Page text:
Systemd is a system and session manager responsible for managing all of the services that run on the system for the duration of the computer’s operation, from the startup process to shutdown. The processes are always started in parallel (where possible) in order to keep the startup process as short as possible. But how do you know which process took how long when booting your system, well for that we can also use Systemd.
Let’s see Systemd commands to analyze Linux boot time
The steps below can be used for Ubuntu, Linux Mint, CentOS, RHEL, Kali Linux, Debian, MX Linux, Rocky Linux, and other systems booted using Systemd.
systemd-analyze is, as the name suggests, a command line tool from systemd, with which the system, especially the boot process, can be analyzed. The knowledge thus acquired can then be used, for example, to carry out optimizations.
Therefore, to use it, just open your command terminal and immediately check and view the startup processes by running:
In the screenshot below, you can see the overview of the system components which need how long to start.
If the operating system is installed on a computer with UEFI, the UEFI boot time (firmware) is also shown. The bootloader start time is then output (loader). The start times for system-related (kernel) components and the user environment are also specified.
For a more accurate listing of the data of all services started with system startup, use the blame option. The output data will be sorted according to its start time. With this, the user can find some services which delay the system startup.
Therefore, the most accurate output can be achieved with the command
This gives you a list of all services along with the start time of the startup.
Linux boot time details in SVG graphics
Those who want to know the boot time details in presentable graphical form can opt for the Ground option. In this case, the output will be exported as SVG graphics. This gives you even more detailed results. the export takes place with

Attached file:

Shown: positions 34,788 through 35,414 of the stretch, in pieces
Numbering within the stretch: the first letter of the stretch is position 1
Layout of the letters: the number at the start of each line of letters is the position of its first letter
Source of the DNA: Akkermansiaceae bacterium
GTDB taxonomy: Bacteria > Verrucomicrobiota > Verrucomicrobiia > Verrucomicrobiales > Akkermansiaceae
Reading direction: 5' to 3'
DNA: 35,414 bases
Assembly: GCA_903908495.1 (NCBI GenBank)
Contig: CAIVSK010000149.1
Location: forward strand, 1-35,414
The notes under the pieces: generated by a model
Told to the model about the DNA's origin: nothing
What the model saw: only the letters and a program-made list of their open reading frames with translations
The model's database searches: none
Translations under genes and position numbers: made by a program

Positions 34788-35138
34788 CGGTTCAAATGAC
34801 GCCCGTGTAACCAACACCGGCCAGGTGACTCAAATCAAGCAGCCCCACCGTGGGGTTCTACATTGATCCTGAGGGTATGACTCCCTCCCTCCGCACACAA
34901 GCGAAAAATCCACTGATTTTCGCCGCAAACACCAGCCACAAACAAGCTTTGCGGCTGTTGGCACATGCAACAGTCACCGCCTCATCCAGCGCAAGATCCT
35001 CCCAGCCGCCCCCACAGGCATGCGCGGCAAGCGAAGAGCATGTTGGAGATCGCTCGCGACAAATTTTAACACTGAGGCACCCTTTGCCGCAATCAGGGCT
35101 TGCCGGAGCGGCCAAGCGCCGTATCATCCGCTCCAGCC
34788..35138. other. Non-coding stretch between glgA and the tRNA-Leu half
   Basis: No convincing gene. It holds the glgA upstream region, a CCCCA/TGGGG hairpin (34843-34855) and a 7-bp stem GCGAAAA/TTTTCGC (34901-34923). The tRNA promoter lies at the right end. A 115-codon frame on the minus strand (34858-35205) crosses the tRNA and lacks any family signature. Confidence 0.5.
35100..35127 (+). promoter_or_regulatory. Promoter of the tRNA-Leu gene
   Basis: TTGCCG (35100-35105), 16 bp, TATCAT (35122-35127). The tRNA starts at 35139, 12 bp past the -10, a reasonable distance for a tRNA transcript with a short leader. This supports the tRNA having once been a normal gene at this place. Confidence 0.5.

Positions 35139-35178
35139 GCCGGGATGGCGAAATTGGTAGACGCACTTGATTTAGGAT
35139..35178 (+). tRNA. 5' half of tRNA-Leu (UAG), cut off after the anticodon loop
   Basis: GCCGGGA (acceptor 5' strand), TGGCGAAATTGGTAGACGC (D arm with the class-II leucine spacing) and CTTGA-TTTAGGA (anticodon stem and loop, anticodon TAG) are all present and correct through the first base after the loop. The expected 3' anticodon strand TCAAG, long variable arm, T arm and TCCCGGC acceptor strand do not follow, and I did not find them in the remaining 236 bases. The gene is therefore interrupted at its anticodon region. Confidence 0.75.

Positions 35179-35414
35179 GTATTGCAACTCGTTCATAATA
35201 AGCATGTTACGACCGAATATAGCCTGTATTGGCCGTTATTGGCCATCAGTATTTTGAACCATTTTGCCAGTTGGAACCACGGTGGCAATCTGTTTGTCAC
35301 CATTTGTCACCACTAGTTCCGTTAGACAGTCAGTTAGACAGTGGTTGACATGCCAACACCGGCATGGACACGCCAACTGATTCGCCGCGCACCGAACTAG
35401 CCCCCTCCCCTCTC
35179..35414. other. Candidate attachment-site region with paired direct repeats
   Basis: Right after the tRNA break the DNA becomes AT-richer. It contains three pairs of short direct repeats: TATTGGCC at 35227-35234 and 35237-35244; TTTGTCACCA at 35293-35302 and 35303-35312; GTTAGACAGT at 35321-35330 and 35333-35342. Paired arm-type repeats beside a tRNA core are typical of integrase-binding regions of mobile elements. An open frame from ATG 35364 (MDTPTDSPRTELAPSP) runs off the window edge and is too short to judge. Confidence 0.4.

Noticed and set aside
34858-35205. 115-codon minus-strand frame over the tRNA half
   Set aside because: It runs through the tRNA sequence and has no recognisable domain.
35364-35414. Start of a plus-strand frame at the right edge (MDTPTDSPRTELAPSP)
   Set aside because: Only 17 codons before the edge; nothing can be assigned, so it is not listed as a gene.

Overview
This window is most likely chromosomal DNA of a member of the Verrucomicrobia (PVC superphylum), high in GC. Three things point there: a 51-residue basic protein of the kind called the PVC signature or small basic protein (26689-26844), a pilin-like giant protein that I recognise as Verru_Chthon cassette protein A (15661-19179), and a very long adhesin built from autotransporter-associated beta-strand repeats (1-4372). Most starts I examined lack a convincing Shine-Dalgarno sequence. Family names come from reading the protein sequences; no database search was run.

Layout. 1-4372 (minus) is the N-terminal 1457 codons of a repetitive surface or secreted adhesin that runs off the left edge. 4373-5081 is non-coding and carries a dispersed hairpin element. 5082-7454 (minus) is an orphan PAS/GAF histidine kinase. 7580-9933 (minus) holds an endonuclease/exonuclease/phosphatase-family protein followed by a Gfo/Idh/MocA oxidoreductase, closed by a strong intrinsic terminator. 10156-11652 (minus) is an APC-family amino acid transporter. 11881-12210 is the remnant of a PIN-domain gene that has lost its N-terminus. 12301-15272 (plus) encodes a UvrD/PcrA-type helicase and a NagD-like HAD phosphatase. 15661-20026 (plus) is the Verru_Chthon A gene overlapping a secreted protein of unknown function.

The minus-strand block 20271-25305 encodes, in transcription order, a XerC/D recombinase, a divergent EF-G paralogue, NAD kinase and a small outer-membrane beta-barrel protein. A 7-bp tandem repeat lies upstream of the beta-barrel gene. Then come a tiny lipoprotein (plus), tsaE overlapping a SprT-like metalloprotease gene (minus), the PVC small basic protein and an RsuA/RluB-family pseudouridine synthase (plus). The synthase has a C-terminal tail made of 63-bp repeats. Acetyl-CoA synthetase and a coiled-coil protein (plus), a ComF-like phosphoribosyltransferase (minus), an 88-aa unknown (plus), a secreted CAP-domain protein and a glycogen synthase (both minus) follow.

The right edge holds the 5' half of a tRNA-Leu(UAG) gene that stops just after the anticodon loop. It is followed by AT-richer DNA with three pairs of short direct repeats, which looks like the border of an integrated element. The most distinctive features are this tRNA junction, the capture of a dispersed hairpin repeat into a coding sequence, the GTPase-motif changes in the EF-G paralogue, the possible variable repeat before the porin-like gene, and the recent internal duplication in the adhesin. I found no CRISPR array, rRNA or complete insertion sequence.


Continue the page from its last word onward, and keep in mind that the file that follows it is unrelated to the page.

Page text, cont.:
systemd-analyze plot> boot.svg
In the above command, we save the output to
boot.svg to file. To open it, use the image viewer. You can simply navigate to the saved image file and double click to open it or use the
However, the exported graph is quite large, therefore, to get a proper view of the process, you have to zoom in and scroll a lot to analyze it. The start time is shown in seconds horizontally. The individual services are listed vertically.
Apart from these commands, you can also use the other Options with
systemd-analyze order for more information.
||Shows how long the system took until the user space was fully loaded and initialized (= until the system can be “used”). The output is divided into
||Displays a list of all running devices in systemd, sorted by the time they took to initialize.|
||Displays a “time critical” list of currently running units. Critical time means that the above unit in the list could not be started due to dependencies until the lower unit was fully initialized.|
||Plots the system startup as a diagram in SVG format. Time is plotted on the X axis of the plot and units on the Y axis. The output should be direct to a file redirected to, for example
||Generates a unit dependency graph in Graphviz point format.
||Displays the status of each loaded unit in detail. Since the list is very long – usually several tens of thousands of lines – the output should either be redirected to a file or filtered directly with grep or something similar.|
||Checks the correctness of all active units. If a unit file is also
The outputs of
systemd-analyze are not only interesting, but also allow you to see at a glance why the startup process is taking so long. Services that slow down the startup process can thus be identified directly where lengthy troubleshooting or analysis might otherwise be required.